“Past, Present, and Future,” Nat Schachner, 1937 – Kleon, a Roman soldier in service of Alexander, is stranded in a Mayan village. The Mayans mistake him for Quetzal and allow him to entomb himself. In the tomb, a devices offers him a living death he prefers over having to live his life with barbarians who cannot appreciate the noumena, the metaphysical thought. Sam Ward of 1937 stumbles upon his tomb and is also trapped in the preservative vapors. Together, they awaken eight (?) thousand years later to meet Tomson, a member of highly stratified “Hispan” society composed of worker, technician, and overlord castes. Beltan, a “yellow-haired Olgarch,” finds them and teaches them to communicate using a knowledge-inducting machine. However, because they are of different times, their thought processes are still quite different, even though they “know” the same words.
All of them meet with the Olgarch council, which attempts to justify their way of life to the strangers through the fact that society has always had its worker and technician castes, only that in the past they were allowed to starve or sent off to war. Gano asks a worker, is this not the best of all possible worlds? Beltan argues that the Olgarchs, who really aren’t needed, live meaningless lives as parasites. Kleon argues that if philosophy fails, they can always pursue the glory of war against “the barbarian, the stranger.” Gano explains that there is only one city left, Hispan; shortly after Sam’s time, nations became more obsessed with “boundaries”, self-sufficiency, nationalism—logical, if mad, tendencies. Each nation cut itself off from others; “the fires of localism, of hatred for aliens, of patriotic fervor” turned inward to internecine war, into smaller and smaller units. “New York for New Yorkers! Paris for Parisians!” Kleon understands evolution, cycles: Greece in the time of Pericles, he thinks.
Now, civilization is abandoned. Cities are in neutron shells, impenetrable; the “outside” has been destroyed by a cataclysm (meteor), full of poisonous gases. Some of the walls of the city are inscribed; some are “blank-walled.” The workers have no knowledge of the sun, or that their destinies are circumscribed. Sam thinks it’s logical up to a point, the result of “forces” already at work in his time.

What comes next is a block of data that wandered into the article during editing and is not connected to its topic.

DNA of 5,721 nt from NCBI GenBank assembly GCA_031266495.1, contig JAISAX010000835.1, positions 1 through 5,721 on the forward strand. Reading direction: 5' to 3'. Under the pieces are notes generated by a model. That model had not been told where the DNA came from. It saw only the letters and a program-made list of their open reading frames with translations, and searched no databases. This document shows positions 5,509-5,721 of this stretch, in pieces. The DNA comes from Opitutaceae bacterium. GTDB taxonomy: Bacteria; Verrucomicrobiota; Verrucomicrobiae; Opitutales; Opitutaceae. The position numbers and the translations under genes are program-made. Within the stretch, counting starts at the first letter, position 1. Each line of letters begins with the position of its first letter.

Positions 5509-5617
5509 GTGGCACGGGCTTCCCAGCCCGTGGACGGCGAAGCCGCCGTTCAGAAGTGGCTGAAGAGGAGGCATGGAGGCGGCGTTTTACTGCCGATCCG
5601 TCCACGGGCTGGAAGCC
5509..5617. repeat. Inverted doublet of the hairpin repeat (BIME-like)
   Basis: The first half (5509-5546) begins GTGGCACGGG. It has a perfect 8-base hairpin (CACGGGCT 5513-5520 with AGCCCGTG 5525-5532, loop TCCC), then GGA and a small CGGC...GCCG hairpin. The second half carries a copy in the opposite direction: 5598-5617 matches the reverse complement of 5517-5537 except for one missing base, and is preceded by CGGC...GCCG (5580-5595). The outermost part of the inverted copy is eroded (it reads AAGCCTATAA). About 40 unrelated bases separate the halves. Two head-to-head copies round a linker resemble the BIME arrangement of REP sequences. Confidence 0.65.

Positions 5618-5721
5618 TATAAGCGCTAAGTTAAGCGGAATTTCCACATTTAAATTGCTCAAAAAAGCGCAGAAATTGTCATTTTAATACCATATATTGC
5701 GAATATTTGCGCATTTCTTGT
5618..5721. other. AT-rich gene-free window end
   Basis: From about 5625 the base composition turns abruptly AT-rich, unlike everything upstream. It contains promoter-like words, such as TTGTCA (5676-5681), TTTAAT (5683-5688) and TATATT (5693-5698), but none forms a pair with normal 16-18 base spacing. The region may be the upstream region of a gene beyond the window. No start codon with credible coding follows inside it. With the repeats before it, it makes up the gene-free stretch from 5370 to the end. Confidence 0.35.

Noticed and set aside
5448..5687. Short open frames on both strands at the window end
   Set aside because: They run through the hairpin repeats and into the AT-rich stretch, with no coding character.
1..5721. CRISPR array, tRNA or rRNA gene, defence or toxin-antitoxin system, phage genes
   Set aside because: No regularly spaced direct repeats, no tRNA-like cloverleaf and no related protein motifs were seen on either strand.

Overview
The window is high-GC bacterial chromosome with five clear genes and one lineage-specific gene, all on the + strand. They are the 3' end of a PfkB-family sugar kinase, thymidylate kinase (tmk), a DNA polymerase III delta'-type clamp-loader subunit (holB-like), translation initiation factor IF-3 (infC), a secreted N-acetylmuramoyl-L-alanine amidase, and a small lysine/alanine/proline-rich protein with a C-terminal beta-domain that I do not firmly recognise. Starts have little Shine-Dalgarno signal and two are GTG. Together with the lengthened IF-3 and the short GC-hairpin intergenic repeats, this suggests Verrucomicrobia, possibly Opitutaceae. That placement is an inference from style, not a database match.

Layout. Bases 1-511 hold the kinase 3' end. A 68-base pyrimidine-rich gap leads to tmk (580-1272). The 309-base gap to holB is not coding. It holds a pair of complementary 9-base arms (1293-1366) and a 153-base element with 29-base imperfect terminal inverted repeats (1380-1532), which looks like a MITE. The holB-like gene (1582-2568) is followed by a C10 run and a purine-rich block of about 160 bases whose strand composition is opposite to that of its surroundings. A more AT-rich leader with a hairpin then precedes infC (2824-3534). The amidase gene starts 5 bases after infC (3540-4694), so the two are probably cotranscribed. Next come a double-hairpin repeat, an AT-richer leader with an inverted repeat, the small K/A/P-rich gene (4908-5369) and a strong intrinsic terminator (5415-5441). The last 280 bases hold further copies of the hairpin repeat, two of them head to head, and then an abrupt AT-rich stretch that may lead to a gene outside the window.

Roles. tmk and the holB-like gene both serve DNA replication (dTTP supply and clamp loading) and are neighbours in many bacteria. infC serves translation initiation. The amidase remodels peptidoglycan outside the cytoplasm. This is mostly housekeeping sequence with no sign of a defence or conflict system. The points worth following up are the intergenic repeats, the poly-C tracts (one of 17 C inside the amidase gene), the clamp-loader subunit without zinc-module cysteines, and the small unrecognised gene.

Sam is considered subversive because he dislikes their “distribution of functions;” Sam calls it a brutal caste system, a hierarchic society “limited round,” where humans are soulless cogs “no matter how efficient.” He prefers a bit of anarchy and seeks a way out. Kleon refuses to abandon Sam; they both refuse to be censored “slaves.” Kleon is defiant, will not censor himself; his speech is not bounded. Sam thinks him “a man.” They want to fight, but Gano could destroy them with a slight pressure on a square (button) and no area in Hispan is safe from the “search screens” of the Olgarchs. Sam thinks the “cataclysm” is propaganda to keep the castes from contact with others, other forms of civilization, other methods, that would provoke comparison. Kleon hatches a plan to escape through the pyramid, then through the volcano. Tomson wants to join them, to seek rawness and chaos and perhaps a soul, and because he is their friend. The three “products of different ages” regard each other. “Three men, of different civilizations, clad in different habits, united only in a common bond of escape, emerged into an incredible world!”
Comments: Asimov states that Schachner was aware of the growing threat of the Nazi’s and his stories were always on the side of the “democratic angels”; cites him as an influence for Foundation. Read in Before the Golden Age, Volume 3.
Author: Wikipedia: “Nat Schachner (full name Nathaniel Schachner; January 16, 1895–1955), also appearing as “Nathan Schachner” and under other bylines, was an American author. His first published story was “The Tower of Evil,” written in collaboration with Arthur Leo Zagat and appearing in the Summer 1930 issue of Wonder Stories Quarterly. Schachner, who was trained as a lawyer and a chemist, achieved his greatest success writing biographies of early American historical figures, after about a decade of writing science fiction short stories. Schachner was one of Isaac Asimov’s favorite authors…In addition to his works of science fiction, he is the author of a number of non-genre historical novels and several biographies of early American political figures, most notably his two volume work on Thomas Jefferson.”